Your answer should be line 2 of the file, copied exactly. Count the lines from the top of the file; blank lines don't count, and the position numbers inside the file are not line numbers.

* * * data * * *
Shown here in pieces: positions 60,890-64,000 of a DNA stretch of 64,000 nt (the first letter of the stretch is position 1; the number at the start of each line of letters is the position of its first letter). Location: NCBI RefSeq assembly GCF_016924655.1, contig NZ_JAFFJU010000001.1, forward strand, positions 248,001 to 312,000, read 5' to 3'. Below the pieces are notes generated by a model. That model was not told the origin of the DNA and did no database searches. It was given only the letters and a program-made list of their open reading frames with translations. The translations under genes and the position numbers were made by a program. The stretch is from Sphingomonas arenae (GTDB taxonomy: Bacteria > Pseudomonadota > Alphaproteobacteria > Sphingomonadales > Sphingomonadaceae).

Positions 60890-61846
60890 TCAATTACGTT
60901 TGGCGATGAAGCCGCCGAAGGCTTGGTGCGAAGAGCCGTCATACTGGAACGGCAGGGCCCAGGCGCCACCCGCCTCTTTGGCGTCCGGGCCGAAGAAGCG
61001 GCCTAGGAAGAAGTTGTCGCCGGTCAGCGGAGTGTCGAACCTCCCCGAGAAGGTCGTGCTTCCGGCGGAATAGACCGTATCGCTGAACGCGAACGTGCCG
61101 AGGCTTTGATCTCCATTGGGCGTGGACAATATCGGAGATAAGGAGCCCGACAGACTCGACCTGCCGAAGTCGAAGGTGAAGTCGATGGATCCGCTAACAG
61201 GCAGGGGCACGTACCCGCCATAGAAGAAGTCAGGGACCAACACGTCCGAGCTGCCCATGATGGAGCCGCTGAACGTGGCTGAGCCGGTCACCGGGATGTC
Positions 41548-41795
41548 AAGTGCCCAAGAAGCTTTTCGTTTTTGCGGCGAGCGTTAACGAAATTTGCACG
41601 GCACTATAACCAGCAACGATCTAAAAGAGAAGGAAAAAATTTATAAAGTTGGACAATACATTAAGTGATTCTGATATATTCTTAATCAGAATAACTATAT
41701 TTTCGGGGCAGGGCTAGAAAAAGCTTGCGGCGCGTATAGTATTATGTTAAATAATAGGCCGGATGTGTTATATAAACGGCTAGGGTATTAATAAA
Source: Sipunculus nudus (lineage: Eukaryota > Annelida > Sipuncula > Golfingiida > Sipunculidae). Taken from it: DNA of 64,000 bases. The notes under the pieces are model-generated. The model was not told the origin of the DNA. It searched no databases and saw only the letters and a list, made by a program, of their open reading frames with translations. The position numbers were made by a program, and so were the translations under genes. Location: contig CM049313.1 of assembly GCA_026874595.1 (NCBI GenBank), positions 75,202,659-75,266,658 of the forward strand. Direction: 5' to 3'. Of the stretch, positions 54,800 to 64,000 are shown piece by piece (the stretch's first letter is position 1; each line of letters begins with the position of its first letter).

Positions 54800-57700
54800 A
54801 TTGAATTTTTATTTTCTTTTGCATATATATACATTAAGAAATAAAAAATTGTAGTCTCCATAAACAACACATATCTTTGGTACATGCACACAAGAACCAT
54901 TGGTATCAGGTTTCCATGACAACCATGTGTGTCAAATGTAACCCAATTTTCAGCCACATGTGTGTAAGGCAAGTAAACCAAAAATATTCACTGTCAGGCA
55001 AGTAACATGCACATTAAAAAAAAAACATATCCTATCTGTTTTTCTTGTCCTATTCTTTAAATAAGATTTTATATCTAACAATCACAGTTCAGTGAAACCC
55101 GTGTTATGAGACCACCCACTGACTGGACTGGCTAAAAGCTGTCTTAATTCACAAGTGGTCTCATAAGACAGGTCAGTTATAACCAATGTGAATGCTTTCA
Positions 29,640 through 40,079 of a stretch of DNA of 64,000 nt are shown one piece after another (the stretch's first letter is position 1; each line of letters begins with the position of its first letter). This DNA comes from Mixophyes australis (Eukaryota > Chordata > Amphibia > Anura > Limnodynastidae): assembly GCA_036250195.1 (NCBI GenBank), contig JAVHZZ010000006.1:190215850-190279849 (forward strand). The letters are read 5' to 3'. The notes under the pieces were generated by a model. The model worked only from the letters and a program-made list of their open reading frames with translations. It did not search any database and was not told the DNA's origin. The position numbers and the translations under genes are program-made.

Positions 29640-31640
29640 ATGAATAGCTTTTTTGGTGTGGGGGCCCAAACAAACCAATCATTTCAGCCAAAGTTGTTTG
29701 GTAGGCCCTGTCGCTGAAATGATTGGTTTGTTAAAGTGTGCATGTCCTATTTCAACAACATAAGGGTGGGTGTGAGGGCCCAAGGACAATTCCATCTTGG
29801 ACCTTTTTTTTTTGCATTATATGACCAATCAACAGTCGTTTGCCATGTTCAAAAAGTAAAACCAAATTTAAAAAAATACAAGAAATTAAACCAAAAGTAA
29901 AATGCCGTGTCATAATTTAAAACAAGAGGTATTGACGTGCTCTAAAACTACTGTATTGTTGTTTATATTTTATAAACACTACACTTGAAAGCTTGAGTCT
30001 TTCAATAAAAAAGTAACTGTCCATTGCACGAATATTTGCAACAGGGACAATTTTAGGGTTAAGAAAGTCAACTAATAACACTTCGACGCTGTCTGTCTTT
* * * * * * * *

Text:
Positions 60890-61846